At the Villa Rose by AEW Mason
Sons and Lovers by DH Lawrence
Desiderata [poem] by Max Ehrmann
The Tale of Peter Rabbit by Beatrix Potter
A Collection of Beatrix Potter Stories [Gutenberg]
The Chronicles of Clovis by Saki
The Picture of Dorian Gray by Oscar Wilde
Cranford by Elizabeth Gaskell
The Beautiful and Damned by F Scott Fitzgerald
Little Women by Louisa May Alcott
The Invisible man by HG Wells
When the Sleeper Wakes by HG Wells
Huntingtower by John Buchan
Mike and Psmith by PG Wodehouse
Eight Cousins by Louisa May Alcott

There are many more available! If you have ideas for other books that you’d like me to upload, please say. The most useful ones are not too old, and include lots of informal dialogue.

I want to bring this to all your attention, I know some of you have been waiting for a long time. It took longer than we expected :stuck_out_tongue:

As a non-American contributor to Common Voice and Wikipedia, this project worries me.

Has the use of this tool been properly discussed? As fair use does not exist in most parts of the world, the resulting dataset would not be public domain in a lot of countries, for example in my home country the Netherlands. I actually want to use the resulting dataset as public domain. I don’t want to worry that the dataset gets contaminated with sources that are not public domain. Because of this project, I cannot do this anymore in my home country.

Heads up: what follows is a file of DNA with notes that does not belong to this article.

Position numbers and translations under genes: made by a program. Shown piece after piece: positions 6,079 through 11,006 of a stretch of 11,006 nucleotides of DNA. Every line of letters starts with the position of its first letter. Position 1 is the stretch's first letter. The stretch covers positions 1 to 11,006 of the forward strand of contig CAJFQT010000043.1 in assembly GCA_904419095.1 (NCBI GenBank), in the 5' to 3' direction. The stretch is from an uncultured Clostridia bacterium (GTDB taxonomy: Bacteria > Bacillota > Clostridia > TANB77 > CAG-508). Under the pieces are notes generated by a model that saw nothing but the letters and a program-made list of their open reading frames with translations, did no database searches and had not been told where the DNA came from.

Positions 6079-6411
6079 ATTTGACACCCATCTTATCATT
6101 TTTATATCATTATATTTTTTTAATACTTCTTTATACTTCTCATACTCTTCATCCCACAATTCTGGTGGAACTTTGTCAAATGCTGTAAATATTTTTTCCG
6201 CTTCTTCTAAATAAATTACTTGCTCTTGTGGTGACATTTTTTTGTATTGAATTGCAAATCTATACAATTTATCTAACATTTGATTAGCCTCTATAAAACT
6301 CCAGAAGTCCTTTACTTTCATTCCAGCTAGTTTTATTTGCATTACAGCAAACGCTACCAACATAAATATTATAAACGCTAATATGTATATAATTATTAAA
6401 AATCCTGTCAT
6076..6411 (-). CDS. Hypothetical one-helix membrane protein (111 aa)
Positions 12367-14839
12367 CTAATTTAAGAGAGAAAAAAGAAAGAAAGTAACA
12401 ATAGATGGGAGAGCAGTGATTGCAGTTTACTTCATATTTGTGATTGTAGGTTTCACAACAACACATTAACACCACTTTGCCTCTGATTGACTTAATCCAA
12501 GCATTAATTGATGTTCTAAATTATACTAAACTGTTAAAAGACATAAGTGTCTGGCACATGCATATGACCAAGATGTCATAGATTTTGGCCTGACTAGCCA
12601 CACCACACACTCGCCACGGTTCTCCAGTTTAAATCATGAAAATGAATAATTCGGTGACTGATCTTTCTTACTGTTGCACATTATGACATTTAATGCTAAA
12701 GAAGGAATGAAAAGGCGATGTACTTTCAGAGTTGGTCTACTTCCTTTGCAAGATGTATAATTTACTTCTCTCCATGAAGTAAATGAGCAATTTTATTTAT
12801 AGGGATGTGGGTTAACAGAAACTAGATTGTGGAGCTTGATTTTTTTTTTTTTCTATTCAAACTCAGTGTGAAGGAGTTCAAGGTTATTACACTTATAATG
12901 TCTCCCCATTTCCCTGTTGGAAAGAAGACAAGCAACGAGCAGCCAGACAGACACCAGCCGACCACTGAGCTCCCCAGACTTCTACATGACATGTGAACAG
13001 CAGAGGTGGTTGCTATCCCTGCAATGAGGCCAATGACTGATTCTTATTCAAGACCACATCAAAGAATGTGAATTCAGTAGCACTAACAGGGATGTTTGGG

Besides that, American fair use law only permits very limited use of copyrighted material. I think copying 3 whole sentences from each and every article is way too much.

Has this project been cleared and analyzed by international copyright law experts? Where can I read the details? I originally posted this issue on GitHub, but they forwarded me to this place.

Hello Robin,
copyright is complicated in Europe, thats true. But I think that this will very likely work for thees reasons:

  • The legal department of Mozilla has looked over it and said it would be okay
  • The extraction contains less than 1% of the wikipedia. We don’t have fair use here (which we should) but we have a quote and sample right everywhere afaik.
  • We can assume that most sentences come from different authors. So it is not like stealing millions of sentences at once but using 1-10 sentences from a lot of persons that have published their sentences under a already pretty liberal license.

I think there is little potential to get any legal problems. About which scenario are you concerned concretely? Who could sue Common Voice and what would be the worst consequences? I believe the worst consequences could be that we have to mention that we use a sentence from wikipedia when we show it in the fronted.


As I commented on github, the extraction process was consulted and validated with Mozilla legal team and also communicated to Wikipedia. Our dataset remains Public Domain worldwide. The process is described in this topic (max. 3 random sentences from each article)

If you have concrete concerns we can add them to a list and consult with our legal team in our next meeting.

Thanks for your feedback!

My main concern is usage outside of the United States. Has the legal team thought about non-American usage? The concept “fair use” does not exist in the Netherlands, my jurisdiction. Is the dataset still public domain in my jurisdiction?

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Robin, I’ll ask about your specific question again to our legal team in our next meeting. My understanding is that our dataset remains public domain (CC-0) worldwide.

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Hi again,

@Robin, after consulting again, Mozilla is confident we can offer this as CC0.

If you are not confident in this, we recommend that you contact a legal council in your country.